Tiny particles pose threat: scientists

Tiny particles in consumer products sold in New Zealand and around the world pose health and environmental risks and need to be tracked, scientists say.

Amid growing worldwide concern about the potential effects of nanoparticles, Kiwi scientists, academics and officials want the Government to introduce a labelling system identifying nanomaterials used in products on supermarket shelves and to maintain a public database of nanoproducts.

Nanoparticles are about 1000 times smaller than the width of a human hair and are used in more than 800 consumer products, including cosmetics, sunblock, clothing, food, washing machines and refrigerators.

A report on the opportunities and drawbacks of nanotechnology has just been published by the Ministry of Research, Science and Technology. It lists more than 70 actions the Government should take.

Report editor and University of Canterbury physicist Simon Brown told The Press that apart from nanotechnology's obvious advantages in the computer and electronics world, there were known and unknown hazards.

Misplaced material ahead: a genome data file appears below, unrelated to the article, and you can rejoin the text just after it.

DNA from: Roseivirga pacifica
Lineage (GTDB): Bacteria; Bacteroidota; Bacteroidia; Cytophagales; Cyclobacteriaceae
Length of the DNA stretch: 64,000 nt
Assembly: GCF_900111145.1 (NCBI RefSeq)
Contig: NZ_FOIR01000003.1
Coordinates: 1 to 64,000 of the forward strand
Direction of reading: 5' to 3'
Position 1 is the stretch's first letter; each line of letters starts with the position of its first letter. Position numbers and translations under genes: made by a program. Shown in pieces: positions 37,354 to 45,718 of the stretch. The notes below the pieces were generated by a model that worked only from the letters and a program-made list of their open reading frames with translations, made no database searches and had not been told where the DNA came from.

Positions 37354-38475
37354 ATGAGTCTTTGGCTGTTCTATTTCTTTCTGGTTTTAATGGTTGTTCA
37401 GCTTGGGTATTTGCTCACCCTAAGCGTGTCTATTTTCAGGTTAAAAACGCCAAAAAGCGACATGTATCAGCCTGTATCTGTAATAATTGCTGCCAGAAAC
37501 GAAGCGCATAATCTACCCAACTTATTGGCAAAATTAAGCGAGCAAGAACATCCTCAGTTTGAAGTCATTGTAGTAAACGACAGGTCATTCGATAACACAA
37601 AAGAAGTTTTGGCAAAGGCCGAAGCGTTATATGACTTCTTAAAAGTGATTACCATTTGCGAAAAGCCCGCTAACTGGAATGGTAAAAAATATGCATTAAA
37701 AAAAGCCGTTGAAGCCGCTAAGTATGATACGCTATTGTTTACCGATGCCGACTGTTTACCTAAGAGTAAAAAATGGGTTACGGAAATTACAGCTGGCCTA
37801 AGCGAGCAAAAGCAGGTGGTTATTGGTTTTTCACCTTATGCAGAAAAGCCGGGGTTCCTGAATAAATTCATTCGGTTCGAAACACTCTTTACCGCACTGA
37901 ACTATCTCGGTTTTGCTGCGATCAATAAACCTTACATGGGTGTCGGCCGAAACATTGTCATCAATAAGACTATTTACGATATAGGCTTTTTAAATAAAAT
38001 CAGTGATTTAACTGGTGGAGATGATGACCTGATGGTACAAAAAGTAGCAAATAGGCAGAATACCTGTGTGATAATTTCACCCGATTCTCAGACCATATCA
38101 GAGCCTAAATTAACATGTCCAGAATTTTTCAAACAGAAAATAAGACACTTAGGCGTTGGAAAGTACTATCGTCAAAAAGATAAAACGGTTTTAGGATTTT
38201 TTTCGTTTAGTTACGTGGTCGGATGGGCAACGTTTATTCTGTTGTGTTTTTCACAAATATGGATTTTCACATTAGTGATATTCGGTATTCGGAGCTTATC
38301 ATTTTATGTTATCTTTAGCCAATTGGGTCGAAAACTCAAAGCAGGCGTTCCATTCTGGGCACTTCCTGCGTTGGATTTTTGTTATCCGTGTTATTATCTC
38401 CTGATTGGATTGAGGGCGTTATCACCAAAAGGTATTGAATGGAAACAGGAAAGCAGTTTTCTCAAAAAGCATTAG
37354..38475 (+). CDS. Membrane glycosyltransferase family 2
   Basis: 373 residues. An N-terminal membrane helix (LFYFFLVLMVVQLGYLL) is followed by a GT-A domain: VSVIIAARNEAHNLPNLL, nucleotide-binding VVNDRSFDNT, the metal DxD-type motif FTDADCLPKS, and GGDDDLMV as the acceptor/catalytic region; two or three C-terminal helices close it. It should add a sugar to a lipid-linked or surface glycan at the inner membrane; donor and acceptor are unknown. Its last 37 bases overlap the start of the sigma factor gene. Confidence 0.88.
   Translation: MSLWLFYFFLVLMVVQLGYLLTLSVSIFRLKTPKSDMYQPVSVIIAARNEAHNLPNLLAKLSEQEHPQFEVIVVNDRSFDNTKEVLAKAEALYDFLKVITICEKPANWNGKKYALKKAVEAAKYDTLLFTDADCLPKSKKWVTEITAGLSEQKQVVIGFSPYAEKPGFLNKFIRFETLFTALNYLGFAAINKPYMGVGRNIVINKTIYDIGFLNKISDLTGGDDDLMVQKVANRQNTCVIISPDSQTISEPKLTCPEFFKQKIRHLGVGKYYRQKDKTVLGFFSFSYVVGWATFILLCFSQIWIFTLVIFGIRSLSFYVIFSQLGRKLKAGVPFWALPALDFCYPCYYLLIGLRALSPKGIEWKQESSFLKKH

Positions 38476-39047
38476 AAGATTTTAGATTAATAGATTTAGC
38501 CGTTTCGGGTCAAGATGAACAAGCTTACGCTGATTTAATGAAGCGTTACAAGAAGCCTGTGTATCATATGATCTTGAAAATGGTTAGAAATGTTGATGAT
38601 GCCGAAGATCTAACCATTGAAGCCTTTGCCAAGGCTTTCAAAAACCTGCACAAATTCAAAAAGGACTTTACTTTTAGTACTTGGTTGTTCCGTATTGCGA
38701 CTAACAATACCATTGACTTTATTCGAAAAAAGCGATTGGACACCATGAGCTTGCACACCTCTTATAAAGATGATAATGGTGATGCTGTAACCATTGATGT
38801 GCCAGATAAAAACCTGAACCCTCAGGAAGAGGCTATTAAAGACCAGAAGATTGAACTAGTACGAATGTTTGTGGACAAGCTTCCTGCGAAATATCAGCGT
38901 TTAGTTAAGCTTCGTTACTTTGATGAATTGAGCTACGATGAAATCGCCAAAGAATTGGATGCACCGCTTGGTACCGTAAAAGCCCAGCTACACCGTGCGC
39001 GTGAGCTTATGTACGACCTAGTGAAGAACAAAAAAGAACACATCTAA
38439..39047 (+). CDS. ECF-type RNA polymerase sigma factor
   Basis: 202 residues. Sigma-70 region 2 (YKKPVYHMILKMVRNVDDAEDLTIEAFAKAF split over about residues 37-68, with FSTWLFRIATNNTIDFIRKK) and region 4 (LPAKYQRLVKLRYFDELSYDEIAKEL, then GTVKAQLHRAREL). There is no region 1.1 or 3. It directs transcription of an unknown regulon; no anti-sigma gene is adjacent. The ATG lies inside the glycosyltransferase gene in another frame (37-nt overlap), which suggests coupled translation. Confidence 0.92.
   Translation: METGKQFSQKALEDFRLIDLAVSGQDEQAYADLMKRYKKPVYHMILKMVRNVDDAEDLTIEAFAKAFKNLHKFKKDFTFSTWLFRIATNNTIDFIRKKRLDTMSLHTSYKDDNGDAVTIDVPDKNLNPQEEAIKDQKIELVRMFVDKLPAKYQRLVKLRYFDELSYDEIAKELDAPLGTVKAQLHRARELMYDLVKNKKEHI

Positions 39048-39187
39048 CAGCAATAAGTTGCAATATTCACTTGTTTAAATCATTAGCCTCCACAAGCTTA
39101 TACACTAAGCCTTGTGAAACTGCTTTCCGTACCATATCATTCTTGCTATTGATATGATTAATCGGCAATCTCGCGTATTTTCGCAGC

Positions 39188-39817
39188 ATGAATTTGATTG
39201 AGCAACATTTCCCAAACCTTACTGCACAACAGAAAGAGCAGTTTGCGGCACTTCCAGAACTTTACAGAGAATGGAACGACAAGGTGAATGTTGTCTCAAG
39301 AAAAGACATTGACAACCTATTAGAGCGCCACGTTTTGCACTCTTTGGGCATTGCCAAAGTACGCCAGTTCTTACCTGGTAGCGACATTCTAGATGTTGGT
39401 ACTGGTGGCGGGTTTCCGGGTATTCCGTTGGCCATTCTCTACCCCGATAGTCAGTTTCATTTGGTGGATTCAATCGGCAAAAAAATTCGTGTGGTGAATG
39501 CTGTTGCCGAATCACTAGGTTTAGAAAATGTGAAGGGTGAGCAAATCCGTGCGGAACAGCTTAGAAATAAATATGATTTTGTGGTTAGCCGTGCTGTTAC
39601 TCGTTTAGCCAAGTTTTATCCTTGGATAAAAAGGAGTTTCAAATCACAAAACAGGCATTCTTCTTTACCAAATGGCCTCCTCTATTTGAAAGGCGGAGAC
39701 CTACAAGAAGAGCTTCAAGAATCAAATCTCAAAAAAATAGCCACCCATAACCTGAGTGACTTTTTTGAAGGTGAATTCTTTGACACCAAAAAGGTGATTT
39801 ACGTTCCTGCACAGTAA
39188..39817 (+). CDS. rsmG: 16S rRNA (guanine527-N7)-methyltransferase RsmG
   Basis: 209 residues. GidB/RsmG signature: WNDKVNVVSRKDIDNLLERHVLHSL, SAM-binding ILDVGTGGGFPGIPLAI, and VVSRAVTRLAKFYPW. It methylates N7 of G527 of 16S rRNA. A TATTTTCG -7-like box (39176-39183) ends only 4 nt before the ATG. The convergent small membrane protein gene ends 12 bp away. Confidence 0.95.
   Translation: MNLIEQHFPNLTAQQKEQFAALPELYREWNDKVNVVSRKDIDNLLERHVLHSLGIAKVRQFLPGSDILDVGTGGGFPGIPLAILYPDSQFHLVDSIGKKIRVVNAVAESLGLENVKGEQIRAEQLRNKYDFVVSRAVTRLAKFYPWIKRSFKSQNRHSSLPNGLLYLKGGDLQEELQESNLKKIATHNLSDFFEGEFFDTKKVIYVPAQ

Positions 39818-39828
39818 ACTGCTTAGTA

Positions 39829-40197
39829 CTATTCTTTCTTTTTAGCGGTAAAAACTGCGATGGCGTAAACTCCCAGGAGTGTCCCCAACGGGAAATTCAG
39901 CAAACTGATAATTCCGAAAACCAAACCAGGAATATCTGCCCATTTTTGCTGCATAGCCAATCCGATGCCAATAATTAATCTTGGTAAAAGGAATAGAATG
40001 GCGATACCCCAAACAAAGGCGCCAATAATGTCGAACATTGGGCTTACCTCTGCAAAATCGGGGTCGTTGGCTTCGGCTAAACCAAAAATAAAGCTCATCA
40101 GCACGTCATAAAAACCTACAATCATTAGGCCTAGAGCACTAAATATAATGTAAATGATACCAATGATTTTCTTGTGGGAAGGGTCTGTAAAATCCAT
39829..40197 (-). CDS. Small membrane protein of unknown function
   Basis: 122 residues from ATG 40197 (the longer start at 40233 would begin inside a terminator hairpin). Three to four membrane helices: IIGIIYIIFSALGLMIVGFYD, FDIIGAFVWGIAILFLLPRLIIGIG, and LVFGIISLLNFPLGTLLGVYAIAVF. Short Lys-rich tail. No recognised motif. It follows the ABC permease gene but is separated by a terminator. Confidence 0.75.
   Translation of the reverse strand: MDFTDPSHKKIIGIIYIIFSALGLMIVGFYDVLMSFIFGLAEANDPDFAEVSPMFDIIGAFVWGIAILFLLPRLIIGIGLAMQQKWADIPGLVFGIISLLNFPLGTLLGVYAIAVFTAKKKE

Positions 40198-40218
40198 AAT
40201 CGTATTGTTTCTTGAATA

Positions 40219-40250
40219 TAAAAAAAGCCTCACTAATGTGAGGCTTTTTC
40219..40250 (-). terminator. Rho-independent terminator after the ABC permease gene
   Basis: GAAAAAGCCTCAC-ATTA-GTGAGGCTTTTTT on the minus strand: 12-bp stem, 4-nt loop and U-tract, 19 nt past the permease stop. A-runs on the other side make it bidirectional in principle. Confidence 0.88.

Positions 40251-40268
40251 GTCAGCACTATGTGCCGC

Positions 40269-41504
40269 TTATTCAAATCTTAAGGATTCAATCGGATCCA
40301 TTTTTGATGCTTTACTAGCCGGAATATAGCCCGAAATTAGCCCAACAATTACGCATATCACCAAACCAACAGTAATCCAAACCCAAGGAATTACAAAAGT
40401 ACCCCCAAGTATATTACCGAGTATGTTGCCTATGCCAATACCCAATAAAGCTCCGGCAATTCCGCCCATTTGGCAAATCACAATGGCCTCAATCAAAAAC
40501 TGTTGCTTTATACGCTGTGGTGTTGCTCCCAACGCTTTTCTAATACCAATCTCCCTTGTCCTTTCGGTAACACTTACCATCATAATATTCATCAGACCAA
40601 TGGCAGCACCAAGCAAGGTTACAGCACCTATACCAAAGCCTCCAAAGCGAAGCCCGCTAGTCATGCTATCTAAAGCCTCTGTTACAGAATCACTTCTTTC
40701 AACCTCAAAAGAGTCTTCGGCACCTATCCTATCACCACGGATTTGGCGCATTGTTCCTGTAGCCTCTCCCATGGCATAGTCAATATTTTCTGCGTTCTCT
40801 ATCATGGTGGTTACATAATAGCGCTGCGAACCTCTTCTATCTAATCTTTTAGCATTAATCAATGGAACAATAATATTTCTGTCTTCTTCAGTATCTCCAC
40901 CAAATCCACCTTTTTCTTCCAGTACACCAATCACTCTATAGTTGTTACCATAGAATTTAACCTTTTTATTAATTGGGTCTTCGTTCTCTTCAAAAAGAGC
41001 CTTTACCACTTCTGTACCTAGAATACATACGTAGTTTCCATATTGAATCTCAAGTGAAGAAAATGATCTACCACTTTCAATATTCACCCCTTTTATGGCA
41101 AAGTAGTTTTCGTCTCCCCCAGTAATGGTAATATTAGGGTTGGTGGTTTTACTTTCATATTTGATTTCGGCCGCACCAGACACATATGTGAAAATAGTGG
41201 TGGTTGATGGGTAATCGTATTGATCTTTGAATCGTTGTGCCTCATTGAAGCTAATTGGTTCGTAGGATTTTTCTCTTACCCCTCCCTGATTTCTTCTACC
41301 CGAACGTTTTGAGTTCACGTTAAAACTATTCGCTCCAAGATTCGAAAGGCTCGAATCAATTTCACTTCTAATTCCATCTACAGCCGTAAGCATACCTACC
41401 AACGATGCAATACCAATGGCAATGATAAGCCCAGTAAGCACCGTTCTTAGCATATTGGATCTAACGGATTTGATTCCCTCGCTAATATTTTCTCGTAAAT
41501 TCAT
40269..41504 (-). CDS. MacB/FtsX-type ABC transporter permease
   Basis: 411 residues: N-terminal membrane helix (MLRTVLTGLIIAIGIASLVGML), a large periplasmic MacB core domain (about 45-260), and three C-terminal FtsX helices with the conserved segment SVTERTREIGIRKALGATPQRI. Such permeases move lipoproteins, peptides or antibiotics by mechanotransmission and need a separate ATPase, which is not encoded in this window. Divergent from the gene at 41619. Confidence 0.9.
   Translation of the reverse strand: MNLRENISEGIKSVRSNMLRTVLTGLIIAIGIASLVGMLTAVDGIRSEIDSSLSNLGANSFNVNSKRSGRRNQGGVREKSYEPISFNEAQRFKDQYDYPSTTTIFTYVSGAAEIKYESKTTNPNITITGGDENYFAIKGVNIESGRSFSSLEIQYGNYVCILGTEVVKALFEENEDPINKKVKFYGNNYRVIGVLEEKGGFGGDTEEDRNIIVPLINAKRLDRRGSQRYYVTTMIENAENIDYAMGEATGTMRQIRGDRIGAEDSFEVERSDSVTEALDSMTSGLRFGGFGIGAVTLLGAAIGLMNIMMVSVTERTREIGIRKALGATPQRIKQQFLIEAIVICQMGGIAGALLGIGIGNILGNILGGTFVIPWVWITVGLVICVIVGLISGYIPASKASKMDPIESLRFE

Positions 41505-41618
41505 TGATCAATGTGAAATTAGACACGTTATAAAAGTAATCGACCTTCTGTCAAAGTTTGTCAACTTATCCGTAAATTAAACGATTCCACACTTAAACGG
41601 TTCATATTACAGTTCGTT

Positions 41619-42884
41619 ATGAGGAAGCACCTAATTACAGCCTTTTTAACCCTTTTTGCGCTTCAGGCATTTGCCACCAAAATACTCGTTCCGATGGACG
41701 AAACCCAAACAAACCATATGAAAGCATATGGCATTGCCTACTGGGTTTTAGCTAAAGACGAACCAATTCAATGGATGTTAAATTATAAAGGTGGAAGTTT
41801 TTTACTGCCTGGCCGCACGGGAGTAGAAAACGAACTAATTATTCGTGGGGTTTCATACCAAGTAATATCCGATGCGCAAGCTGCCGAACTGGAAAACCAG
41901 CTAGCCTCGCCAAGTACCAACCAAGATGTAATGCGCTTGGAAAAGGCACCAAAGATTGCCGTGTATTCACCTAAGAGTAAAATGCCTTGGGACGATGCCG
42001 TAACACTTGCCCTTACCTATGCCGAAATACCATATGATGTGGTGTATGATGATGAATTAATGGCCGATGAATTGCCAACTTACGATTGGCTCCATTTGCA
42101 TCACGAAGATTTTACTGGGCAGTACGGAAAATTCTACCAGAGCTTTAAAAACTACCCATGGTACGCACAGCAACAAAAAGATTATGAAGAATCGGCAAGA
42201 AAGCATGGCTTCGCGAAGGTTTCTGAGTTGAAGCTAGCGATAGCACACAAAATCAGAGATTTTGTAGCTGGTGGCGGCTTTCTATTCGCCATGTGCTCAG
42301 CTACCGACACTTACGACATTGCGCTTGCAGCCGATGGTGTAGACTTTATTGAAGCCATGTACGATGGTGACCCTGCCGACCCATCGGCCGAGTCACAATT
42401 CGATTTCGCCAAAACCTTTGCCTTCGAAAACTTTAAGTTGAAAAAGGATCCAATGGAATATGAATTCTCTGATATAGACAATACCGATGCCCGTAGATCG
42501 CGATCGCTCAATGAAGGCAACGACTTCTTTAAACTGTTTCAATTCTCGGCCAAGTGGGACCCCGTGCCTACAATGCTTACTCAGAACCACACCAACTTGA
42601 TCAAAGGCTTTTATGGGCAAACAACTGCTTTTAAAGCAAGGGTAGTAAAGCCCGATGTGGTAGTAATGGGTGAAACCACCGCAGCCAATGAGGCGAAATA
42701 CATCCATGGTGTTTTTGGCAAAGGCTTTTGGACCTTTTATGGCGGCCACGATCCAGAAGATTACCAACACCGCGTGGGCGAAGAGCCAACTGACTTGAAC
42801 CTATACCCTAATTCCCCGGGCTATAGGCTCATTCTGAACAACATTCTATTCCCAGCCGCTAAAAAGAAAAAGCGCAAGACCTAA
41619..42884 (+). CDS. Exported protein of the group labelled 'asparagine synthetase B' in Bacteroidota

There was a strong sense the Government had yet to face up to nanotechnology.

"My impression is they're keen to work on the issues, but their departments don't see it as a priority.

"Fundamentally, it's been well-established that some nanoparticles cause negative health impacts. We know that certain nanoparticles cause cancer, damage to genes, and can accumulate in your brain if they get into your body.

"How should we regulate new products when there is a lack of clarity about the risks? And how do we balance the benefits and risks?"

Silver nanoparticles used in disposable nappies were an example of the possible risks.

"Do they accumulate in sewage ponds, which may stop them breaking down the sludge because they are antibacterial, or if it is then used as fertiliser, is it possible those nanoparticles will accumulate in those plants that grow?"

Another example of unintended consequences had been found in Australia, where sunblock containing nanoparticles used by roofing workers had been shown to cause unpredicted chemical reactions when it fell on to a roof, prematurely corroding the iron.

"It is this potential for the unexpected that makes this difficult to deal with. There's not just the potential for health and environmental risk, but a business risk too.

"Labelling gives people a choice and instils a bit of discipline on the system, but it's not a solution in itself. The worst thing we can do, which is what we're doing at the moment, is sit around and do nothing," Brown said.

The Press